On July 3, the Buffalo Bisons hosted the Syracuse Chiefs as part of the Independence Eve Celebration at Coca-Cola field.
Standing front row was 11-year-old little leaguer Ty Barber.
Sitting in the same section was 96-year-old World War II veteran Richard Snethen, dressed in full uniform.
Between innings, Ty caught a ball from the first baseman.
Richard witnessed the moment and remarked to his son, "There's a happy boy!"
Little did Richard know what would happen next.
When the game was over, Ty — unprompted by his parents — went up to Richard and gave him the ball.
"I'm trying to be a role model," Ty later told Channel 2. "And, we really have to honor our veterans."
"That was the most moving thing," Richard later recalled. "One of the treasured moments of my life, to tell you the truth."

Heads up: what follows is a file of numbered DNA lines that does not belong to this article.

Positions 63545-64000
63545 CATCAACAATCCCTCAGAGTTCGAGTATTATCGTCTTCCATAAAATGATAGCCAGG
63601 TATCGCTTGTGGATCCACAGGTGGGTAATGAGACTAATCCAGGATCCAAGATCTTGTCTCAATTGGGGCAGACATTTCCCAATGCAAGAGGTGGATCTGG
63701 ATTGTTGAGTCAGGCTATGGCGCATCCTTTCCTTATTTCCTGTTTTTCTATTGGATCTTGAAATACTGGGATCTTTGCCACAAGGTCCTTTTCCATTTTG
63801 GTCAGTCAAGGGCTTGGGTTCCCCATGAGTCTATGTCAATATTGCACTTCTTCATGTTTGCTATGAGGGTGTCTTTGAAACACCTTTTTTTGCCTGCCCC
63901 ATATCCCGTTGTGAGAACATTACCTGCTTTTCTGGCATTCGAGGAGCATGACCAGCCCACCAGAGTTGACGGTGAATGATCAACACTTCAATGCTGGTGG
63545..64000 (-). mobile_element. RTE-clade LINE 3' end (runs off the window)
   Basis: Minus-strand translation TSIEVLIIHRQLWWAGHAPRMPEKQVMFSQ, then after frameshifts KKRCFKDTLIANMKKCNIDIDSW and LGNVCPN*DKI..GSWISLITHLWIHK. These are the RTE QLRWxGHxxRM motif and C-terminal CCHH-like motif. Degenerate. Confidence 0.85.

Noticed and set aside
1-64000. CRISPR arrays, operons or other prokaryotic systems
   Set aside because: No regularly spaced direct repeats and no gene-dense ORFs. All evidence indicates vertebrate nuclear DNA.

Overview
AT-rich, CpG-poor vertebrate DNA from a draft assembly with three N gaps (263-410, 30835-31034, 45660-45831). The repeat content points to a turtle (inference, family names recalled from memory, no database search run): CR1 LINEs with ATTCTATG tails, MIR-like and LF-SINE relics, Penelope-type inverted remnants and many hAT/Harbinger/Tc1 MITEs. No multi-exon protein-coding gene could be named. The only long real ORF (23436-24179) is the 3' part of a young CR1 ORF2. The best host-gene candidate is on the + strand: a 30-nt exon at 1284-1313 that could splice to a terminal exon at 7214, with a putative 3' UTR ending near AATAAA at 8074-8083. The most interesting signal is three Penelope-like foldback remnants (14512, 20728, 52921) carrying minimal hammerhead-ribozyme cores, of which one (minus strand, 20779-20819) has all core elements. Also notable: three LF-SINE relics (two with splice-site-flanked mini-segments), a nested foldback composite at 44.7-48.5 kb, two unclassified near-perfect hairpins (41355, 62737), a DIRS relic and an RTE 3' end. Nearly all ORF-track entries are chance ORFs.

"It makes you really feel like there is some hope for America."
Richard and Ty took a picture together and went their separate ways.
Over the next few weeks, Richard was so moved by the experience that he wrote a poem about it.
Ty Barber caught the fielder's ball,
Holding it close 'til the game was over.
Then, with a hug and a beaming smile,
He gave his prize ball to a WWII vet on the aisle,
The "Greatest Generation" is now being challenged
By a yet to be named generation.
The Bisons won, six to two
And both Ty and I - WON TOO!
The poem is framed next to the ball and his photo with Ty.
Nearly two months later, the Bisons invited Richard and Ty back to the ballpark — this time, to watch a game together.
Ty signed the ball for Richard, and Richard gave Ty and his family copies of the photo and poem.
In the middle of the third inning, the Bisons honored Richard and Ty on the video board in center field and they received a standing ovation.
Two complete strangers, separated by 85 years of life, united through one heartwarming act of selflessness and kindness.
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